Next, Rajiv shared with us the reasons why he believes that the practice of charging for expired patents in portfolio licenses should stop. He commences his post by noting that the argument offered by patent owners in favour of portfolio licensing is deeply flawed, inasmuch as it fails to take note of the fact that the value of the portfolio is likely to change significantly over a period of time. He then notes that the bundling of patents that portfolio licensing entails is also problematic from a competition law lens, inasmuch as it results in appreciable adverse effects on competition. He then adverts to a recent Delhi High Court order on the payment of royalty for portfolio licensing and notes, on the basis of examples of GSM, GPRS and EDGE, that defendants have been compelled to pay royalty even after the expiry of the patents that form part of the portfolio. Finally, he notes that the methodology used for the calculation of the royalty amount is also flawed and needs to be rectified.
Next, Pankhuri discussed the Delhi High Court’s decision that export of a patented drug is also covered within the four squares of the bolar exception statutorily engrafted in Section 107a(a) of the Indian Patent Act. She notes that the court has allowed Natco to export to China Sorafenib Tosylate, a drug for which it was granted a compulsory license, thereby rejecting Bayer’s argument that the same would be beyond the terms of the compulsory license. We will be putting out a detailed post on this judgment soon!
Next, we published a post from Afreen Hashmi, a fellowship applicant, who notes with dismay that there are a limited number of women in the field of IPR. She begins by calling into question the proposition that all significant inventions in recent centuries have been made by men, by citing the example of such women as Margaret E. Knight and Maria Beasley. After briefly discussing the strategies that can be adopted to close the gender gap, she notes that this problem is not just confined to patents but also extends to other branches of IPR. She refers to the examples of madhubani paintings and kantha embroidery in support of the proposition that the intellectual assets created by women are often commercialized without their consent or participation. Finally, she argues that there is a need for legal and policy intervention to foster the involvement of women in IP creation and exploitation.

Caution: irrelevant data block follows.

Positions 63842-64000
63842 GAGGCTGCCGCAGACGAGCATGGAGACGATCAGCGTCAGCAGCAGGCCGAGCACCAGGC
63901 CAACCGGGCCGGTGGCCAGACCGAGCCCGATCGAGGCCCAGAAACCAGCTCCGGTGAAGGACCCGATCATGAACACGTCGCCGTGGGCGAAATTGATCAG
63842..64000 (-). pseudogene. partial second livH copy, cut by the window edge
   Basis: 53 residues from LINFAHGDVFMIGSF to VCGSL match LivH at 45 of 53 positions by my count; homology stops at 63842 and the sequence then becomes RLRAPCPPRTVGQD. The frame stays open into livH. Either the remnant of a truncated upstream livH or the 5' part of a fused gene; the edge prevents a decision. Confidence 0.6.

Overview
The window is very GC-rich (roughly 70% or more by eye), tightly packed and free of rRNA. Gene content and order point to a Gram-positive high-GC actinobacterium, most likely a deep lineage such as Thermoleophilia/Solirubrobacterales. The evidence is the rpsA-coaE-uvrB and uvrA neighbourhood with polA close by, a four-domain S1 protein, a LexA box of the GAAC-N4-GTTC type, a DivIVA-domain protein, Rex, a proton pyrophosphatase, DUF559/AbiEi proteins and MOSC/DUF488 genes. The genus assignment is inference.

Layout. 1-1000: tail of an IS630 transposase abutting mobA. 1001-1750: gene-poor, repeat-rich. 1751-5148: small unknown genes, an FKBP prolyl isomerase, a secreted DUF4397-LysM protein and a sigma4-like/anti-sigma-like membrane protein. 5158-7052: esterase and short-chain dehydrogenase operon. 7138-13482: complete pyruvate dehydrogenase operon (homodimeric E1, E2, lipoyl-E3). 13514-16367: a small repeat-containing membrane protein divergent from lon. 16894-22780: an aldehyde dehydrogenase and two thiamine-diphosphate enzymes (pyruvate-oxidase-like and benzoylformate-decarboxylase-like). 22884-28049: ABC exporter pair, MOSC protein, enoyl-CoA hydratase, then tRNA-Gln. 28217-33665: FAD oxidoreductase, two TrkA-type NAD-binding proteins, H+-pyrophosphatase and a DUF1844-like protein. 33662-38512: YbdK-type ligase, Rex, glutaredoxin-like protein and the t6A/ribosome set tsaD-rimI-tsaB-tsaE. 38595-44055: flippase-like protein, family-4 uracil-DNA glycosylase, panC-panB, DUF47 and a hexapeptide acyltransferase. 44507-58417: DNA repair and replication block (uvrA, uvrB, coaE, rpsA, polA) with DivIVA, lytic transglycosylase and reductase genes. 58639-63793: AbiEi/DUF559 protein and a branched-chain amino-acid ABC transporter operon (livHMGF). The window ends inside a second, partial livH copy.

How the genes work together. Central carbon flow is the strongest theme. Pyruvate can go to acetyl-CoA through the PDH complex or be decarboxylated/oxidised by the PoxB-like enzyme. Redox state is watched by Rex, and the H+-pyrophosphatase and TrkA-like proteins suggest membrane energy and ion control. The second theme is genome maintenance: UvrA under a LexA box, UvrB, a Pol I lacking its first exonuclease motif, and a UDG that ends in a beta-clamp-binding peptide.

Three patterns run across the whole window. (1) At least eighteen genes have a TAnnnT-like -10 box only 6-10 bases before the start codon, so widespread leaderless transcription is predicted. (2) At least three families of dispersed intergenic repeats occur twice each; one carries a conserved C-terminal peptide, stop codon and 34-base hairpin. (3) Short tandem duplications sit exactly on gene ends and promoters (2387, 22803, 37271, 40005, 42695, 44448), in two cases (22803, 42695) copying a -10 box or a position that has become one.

Next, Balu discussed the Allahabad High Court’s decision to confirm the interim injunction granted to Eastern Book Company against Thomson Reuters on the same terms as the one granted against Reed Elseiver. Noting that the judgment is perfectly in consonance with the Supreme Court’s landmark judgment in Eastern Book Company versus D.B. Modak, Balu notes that the judgment has further crystallized the ratio of D.B. Modak.
Next, Pankhuri informed us that the Centre for WTO Studies, Indian Institute of Foreign Trade is organizing an international conference on the TRIPS-CBD Linkage on March 15-17th at the Indian Institute of Foreign Trade, New Delhi. The draft agenda of the conference can be found here.
Next, Prateek shared the salient features of the Trademark Rules, 2017. He notes that the total number of forms has been brought down from 74 to 8, by designing various forms in such a way as to make them applicable for multiple purposes. He notes that the effect of the sharp rise in the filing fees for various purposes has been offset by the grant of concessions to startups and small enterprises. Relying on the views of Professor Basheer, Prateek states that the constitutional tenability of the rule by virtue of which the trademark registry has been vested with the power to declare well-known marks may be challenged. Finally, he notes how the rules focus on digitizing existing processes through e-filing, video-conferencing and greater use of email communication.
In this week’s final post, Pankhuri informed us that the Applied Research Centre for Intellectual Assets and the Law in Asia at the School of Law, Singapore Management University is looking for research fellows. Those interested in this opportunity should click here.
1. The Federal Circuit has Invalidated 6 Patents Held by Intellectual Ventures on Computer Processes
2. The U.S. Patents Trial and Appeal Board has Upheld the Validity of 4 Patents Granted to Acorda Therapeutics over Ampyra Tablets
3. French Court Finds Jeff Koons Guilty of Copyright Infringement
4. Two EU Internet Advocacy Organizations Have Urged Internet Users in Europe to Express Their Disagreement with a Proposed Directive That Envisages the Installation of Content Filtering Technologies
5. China has Granted Preliminary Approval to 38 Trump Trademarks